Aaron DiManna
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The Significance of Driving in ‘Synecdoche New York’

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A city highway timelapse photo
Photo: pxfuel via DCMA

Media isn’t just a way to pass the time; it can also be a tool for self-reflection and a way to address the harsh truths of life. The same can be said of driving. One of my favorite movies of all time, “Synecdoche New York,” exemplifies this idea in a near-perfect way.

A few quick warnings. Themes in “Synecdoche New York” aren’t for the faint of heart, and occasionally veer dangerously close to nihilistic. If that makes you uncomfortable, don’t watch the embedded video below. On a lighter note, both the clip of the film and the article as a whole will include spoilers.

Drive it for work or fun: The 2020 Chevrolet Silverado 1500

The backstory

In order to understand this representation of catharsis, you first need to understand the filmmaker’s intentions, or at least my interpretation of them. At its core, “Synecdoche New York” is meant to be a distillation of the collective human experience. We were all born, we’ve all experienced happiness, we’ve all experienced pain, and we’ve all struggled with what that means to us as individuals. In the same sense, we all drive — for one reason or another.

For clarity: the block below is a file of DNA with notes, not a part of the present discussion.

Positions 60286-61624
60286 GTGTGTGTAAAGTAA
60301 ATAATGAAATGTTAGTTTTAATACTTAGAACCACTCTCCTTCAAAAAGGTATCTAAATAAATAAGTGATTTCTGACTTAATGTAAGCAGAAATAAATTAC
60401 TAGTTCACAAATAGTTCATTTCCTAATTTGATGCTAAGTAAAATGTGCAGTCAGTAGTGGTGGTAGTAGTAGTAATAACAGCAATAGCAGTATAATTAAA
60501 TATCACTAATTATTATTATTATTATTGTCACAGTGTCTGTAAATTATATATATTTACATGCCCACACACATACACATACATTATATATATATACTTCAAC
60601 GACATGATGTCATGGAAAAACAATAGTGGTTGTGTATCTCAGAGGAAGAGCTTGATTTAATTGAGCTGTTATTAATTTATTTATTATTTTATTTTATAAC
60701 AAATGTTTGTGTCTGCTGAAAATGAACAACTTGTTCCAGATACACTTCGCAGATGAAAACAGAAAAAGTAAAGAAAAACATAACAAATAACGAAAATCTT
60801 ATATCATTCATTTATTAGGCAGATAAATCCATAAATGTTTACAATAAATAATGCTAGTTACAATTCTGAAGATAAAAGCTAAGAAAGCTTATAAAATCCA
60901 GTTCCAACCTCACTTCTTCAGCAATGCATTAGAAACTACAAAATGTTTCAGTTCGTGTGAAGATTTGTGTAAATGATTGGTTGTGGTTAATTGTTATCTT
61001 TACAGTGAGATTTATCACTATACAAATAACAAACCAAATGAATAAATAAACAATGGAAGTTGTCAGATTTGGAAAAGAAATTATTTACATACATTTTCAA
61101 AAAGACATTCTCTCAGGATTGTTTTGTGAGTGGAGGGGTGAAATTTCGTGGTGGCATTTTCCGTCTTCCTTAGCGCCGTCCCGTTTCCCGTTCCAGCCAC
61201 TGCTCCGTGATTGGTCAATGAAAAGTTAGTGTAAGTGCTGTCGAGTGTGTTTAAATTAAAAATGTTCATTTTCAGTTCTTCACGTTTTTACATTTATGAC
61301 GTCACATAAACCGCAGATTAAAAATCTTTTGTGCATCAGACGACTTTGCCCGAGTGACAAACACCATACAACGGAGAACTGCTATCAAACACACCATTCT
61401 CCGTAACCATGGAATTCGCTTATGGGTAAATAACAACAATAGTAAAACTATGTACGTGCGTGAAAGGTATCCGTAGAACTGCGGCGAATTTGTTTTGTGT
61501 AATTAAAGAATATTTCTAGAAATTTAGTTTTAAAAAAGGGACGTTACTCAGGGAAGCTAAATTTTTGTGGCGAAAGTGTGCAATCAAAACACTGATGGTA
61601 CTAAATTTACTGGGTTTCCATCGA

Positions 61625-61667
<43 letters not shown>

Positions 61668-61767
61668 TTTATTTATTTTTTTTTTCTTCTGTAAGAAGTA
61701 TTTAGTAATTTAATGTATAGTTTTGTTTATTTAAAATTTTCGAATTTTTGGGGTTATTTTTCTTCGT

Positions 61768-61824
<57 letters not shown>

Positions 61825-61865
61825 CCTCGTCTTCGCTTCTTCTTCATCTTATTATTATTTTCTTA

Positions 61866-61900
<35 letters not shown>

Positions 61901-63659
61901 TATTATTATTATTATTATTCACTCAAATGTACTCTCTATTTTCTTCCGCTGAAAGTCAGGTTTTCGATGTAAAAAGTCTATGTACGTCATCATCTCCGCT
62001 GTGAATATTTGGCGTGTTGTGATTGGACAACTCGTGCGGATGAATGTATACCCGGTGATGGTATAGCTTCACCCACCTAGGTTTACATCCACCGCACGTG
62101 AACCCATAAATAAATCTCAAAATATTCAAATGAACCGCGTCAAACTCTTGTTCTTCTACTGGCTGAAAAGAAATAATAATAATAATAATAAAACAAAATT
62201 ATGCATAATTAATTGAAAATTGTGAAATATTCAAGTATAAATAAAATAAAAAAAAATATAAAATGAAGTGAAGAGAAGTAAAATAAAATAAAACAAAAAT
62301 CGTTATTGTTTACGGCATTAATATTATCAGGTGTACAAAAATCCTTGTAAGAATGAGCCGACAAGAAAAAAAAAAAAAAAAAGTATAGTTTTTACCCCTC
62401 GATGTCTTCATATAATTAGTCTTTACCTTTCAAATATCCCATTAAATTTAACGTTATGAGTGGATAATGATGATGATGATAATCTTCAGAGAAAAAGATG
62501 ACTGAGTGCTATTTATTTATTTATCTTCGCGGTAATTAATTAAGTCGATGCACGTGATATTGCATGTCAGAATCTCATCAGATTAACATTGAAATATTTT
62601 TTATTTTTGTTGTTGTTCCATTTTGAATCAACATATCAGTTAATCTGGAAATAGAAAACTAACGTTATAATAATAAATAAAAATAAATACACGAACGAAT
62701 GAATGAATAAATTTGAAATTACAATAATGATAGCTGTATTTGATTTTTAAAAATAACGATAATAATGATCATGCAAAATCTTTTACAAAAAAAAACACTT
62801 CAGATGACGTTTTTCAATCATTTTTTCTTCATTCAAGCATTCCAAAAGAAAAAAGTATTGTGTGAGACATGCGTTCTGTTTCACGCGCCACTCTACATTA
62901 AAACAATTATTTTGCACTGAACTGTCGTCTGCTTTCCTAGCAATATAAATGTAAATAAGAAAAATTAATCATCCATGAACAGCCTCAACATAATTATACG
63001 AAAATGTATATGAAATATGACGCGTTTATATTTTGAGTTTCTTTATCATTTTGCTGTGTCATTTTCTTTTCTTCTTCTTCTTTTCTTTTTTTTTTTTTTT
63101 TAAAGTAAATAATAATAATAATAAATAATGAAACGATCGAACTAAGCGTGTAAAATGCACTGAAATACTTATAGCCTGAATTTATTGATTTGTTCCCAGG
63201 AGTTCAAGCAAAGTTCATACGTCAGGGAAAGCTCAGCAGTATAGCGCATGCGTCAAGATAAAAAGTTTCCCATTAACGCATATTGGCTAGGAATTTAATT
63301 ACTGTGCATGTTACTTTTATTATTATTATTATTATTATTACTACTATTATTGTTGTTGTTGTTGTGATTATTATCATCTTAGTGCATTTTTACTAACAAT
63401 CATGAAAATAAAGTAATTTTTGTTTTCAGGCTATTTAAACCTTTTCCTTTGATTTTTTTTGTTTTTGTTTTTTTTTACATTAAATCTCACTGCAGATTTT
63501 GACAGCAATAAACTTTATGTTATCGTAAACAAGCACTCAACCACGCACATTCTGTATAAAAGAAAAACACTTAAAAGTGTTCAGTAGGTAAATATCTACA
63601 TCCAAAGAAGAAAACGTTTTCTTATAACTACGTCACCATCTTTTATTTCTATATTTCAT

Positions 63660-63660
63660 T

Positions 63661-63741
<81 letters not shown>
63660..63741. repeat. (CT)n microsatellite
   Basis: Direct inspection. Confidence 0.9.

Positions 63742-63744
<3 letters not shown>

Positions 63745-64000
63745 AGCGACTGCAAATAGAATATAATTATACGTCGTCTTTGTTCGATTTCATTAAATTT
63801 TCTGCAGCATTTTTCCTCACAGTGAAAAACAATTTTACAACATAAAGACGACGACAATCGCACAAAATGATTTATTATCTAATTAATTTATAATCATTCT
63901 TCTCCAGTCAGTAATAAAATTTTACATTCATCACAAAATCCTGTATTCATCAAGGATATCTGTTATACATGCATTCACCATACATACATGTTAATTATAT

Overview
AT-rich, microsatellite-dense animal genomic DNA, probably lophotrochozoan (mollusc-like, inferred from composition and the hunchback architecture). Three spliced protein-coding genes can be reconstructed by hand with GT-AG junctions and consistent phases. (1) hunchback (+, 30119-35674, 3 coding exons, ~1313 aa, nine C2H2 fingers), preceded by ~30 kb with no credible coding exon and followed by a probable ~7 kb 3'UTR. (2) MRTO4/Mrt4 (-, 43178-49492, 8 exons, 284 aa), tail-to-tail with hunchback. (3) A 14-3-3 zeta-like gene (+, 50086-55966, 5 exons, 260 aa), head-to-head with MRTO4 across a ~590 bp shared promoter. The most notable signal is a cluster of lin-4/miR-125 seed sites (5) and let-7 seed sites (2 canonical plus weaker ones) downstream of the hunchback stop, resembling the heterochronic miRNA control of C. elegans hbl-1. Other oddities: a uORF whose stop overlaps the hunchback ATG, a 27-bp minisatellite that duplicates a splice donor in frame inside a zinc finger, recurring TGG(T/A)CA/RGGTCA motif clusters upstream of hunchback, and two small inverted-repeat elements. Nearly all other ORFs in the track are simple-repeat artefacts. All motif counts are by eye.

Oxford’s Lexico.com defines a synecdoche as “a figure of speech in which a part is made to represent the whole or vice versa.” For example, people often refer to their cars as their “wheels,” even though that’s just one part of the vehicle.

By the time the video starts, we’ve metaphorically walked alongside the protagonist, Caden Cotard, for the better part of his life. I’ll spare you the details, but by now, he’s lost family, friends, lovers, and, to some extent, his own identity.

The context

With that context in mind, watch — or rewatch — the video above, and consider the following quotes.

 “This is everyone’s experience, every single one. The specifics hardly matter. Everyone is everyone.”

 “… you think only about driving. Not coming from any place, not arriving any place. Just driving. Counting off time.

Now you are here; it’s 7:43. Now you are here; it’s 7:44. Now you are … gone.

The synecdoche of driving

Considering the weight of the topic at hand — and factoring in the symbolic relevance — there are a few things to consider.

The most relevant idea is the concept that “everyone is everyone,” and that the “specifics hardly matter.” In relation to driving, it’s worth remembering that while you’re on the road, your safety and others’ safety are entwined, meaning that if you drive recklessly — or if someone else does — everyone is at risk. The part is part of the whole

There’s also a hugely cathartic element to driving that doesn’t have to be dour in nature. I’ll confess to taking afternoon drives as a way to unwind, and yes, as a way to count off time. I don’t need to have a destination.

Sometimes, flipping a coin to see which way I’ll turn, and adopting the “not coming from any place, not arriving at any place” philosophy gives me an opportunity to see the trees for the forest, not the other way around.

Wherever your journey takes you: Chevy’s got you covered